Pelosi supports federal funding of government programs with tax increases when necessary. She has supported many bills which would increase assistance to the poor and disadvantaged while increasing taxes on higher wage earners.
Pelosi has also voted against repealing the Estate Tax. She has been an advocate for a balanced budget, though she voted against the 1995 Balanced Budget Proposed Constitutional Amendment, which was passed by the House almost strictly along party lines, but was twice rejected by the Senate.
Pelosi has voted for protection of civil liberties and First Amendment rights. She voted against laws banning flag-burning. She has voted for and been a strong supporter of the separation of church and state. She has also been an opponent of the Federal Marriage Amendment and supports the enforcement of the Fourteenth Amendment barring discrimination based on race.
Pelosi supported the No Child Left Behind Act in May of 2001, which instituted testing to track students' progress and authorized an increase in overall education spending.
Environment and energy
Pelosi has supported the development of new technologies to reduce U.S. dependence upon foreign oil and ameliorate the adverse environmental effects of burning fossil fuels. She has widely supported conservation programs and energy research appropriations. She has also voted against ANWR Drilling.
Pelosi sponsored the Hunger to Harvest bill, which urges the President to:
Nancy Pelosi during the 2006 Chinese new year
celebrations in San Francisco
After the Tiananmen protests of 1989, Pelosi became a vocal critic of the government of the People's Republic of China, sponsoring the Chinese Student Protection Act of 1992. Pelosi voted against giving permanent Normal Trade Relations with China.
Pelosi voted in favor of keeping the travel restrictions on American citizens to Cuba, until the president has certified that Cuba has released all political prisoners, and extradited all individuals sought by the US on charges of air piracy, drug trafficking and murder.
Israel and the Middle East conflict
Pelosi reaffirms that "America and Israel share an unbreakable bond: in peace and war; and in prosperity and in hardship." Pelosi emphasized that "a strong relationship between the United States and Israel has long been supported by both Democrats and Republicans. America's commitment to the safety and security of the State of Israel is unwavering, regardless of which party is in power. However, the war in Iraq has made both America and Israel less safe." Pelosi's voting record shows she has consistently supported Israel. Prior to 2006 elections in the Palestinian Authority, she voted in favor of a Congress initiative not to support Hamas's participation in the elections. She agrees with the formal U.S. stance in support of a land-for-peace arrangement, which Israel is drafting. She has applauded Israeli "hopeful signs" of offering land, while criticizing Palestinian "threats" of not demonstrating peace in turn. She states, "If the Palestinians agree to coordinate with Israel on the evacuation, establish the rule of law, and demonstrate a capacity to govern, the world may be convinced that finally there is a real partner for peace."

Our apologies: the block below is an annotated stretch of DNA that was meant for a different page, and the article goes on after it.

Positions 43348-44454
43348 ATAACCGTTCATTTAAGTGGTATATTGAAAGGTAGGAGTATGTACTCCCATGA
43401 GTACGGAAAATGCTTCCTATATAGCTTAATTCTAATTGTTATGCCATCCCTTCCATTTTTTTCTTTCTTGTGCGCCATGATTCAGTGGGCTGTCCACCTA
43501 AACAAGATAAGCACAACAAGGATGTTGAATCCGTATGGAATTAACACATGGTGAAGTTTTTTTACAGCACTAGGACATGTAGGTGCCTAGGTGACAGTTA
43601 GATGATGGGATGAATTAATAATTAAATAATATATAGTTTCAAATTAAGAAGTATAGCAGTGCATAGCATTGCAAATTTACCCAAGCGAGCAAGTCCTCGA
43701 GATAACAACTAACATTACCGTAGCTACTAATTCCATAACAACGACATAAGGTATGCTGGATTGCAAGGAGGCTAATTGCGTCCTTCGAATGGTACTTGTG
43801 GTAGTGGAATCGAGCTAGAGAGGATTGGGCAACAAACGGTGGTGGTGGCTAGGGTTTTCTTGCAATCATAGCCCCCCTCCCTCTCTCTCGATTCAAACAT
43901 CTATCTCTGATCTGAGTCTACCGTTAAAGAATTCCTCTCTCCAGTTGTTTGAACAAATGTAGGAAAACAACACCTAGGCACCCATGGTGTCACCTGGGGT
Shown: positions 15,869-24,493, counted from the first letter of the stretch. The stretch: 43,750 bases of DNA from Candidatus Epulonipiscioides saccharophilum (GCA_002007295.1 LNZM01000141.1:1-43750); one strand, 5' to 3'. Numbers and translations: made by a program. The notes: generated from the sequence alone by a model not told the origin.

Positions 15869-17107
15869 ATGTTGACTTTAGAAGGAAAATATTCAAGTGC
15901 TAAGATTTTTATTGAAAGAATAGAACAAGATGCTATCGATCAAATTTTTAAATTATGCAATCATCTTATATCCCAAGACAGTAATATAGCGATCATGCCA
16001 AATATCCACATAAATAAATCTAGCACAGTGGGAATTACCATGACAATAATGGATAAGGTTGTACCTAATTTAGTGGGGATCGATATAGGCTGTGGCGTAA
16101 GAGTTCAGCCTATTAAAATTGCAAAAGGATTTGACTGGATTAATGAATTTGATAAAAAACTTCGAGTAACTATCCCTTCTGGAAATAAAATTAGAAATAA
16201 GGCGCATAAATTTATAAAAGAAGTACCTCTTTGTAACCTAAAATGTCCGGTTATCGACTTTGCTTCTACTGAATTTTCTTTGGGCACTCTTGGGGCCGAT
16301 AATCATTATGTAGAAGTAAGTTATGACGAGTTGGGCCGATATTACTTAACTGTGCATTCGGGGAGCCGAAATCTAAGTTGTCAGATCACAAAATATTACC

Pelosi supports the Syria Accountability Act and Iran Freedom and Support Act. In a speech given at the AIPAC 2005 annual conference, Pelosi said that "for too long, leaders from both parties haven't done enough" to put pressure on Russia and China who are providing Iran with technological information on nuclear issues and missiles. "If evidence of participation by other nations in Iran's nuclear program is discovered, I will insist that the Administration use, rather than ignore, the evidence in determining how the US deals with that nation or nations on other issues."
Pelosi has defended Israel from the accusation that claims the Arab-Israeli conflict is based on Israel's control of the West Bank and Gaza. "This is absolute nonsense. In truth, the history of the conflict is not over occupation, and never has been: it is over the fundamental right of Israel to exist."
During the 2006 Israel-Lebanon conflict, Pelosi voted in favor of Resolution 921 on the count that "the seizure of Israeli soldiers by Hezbollah terrorists was an unprovoked attack and Israel has the right, and indeed the obligation, to respond." She asserts organizations and political bodies in the Mideast like Hamas and Hezbollah "have a greater interest in maintaining a state of hostility with Israel than in improving the lives of the people they claim to represent." Pelosi argues that civilians on both sides the border "have been put at risk by the aggression of Hamas and Hezbollah" in part for their use of "civilians as shields by concealing weapons in civilian areas."
Pelosi strongly condemns North Korea's missile launches. "North Korea is moving outside the circle of acceptable behavior and is threatening the region, the United States, and the world," she says. "We must use every possible tool to stop North Korea’s unacceptable, provocative actions including six party, multilateral, and bilateral diplomatic negotiations."
Pelosi has voted to limit the ownership of firearms and concealed weapons. She voted against the 24 Hour Background Check Amendment bill. She later voted for an amendment to this bill that would extend the waiting period to 72 hours. She also voted against the Gun Ban Repeal Act of 1995.
Pelosi has voted to increase Medicare and Medicaid benefits.
Pelosi has been a supporter of immigrant rights. She voted against the Secure Fence Act of 2006.
Lobbyist guidelines and ethics issues
Pelosi introduced the Honest Leadership and Open Government Act to Congress.
Pelosi has voted for increasing the federal minimum wage.
The War on Terrorism
In 1998 Pelosi stated that Saddam Hussein "has been engaged in the development of weapons of mass destruction technology."
After 2001, Pelosi has generally supported spending for national defense in areas of the War on Terrorism.
Pelosi voted for the USA Patriot Act, which she now opposes.
In 2002, Pelosi opposed the Iraq Resolution authorizing President Bush to use military force against Iraq, while stating that Iraq, like "other countries of concern" had WMD. She has begun to strongly criticize the war strategy, and has introduced an amendment to the Fiscal Year 2006 Defense Appropriations bill calling on President Bush to specify a strategy for success in Iraq, as well as a timetable for the safe withdrawal of American troops.
Iraq: more thoughts for the future - independent comment
In regards to Representative Charles Rangel's plan to introduce legislature that would reinstate the draft, Nancy Pelosi, as the currently proposed Speaker of the House for the 110th Congress, stated that she did not support such legislation.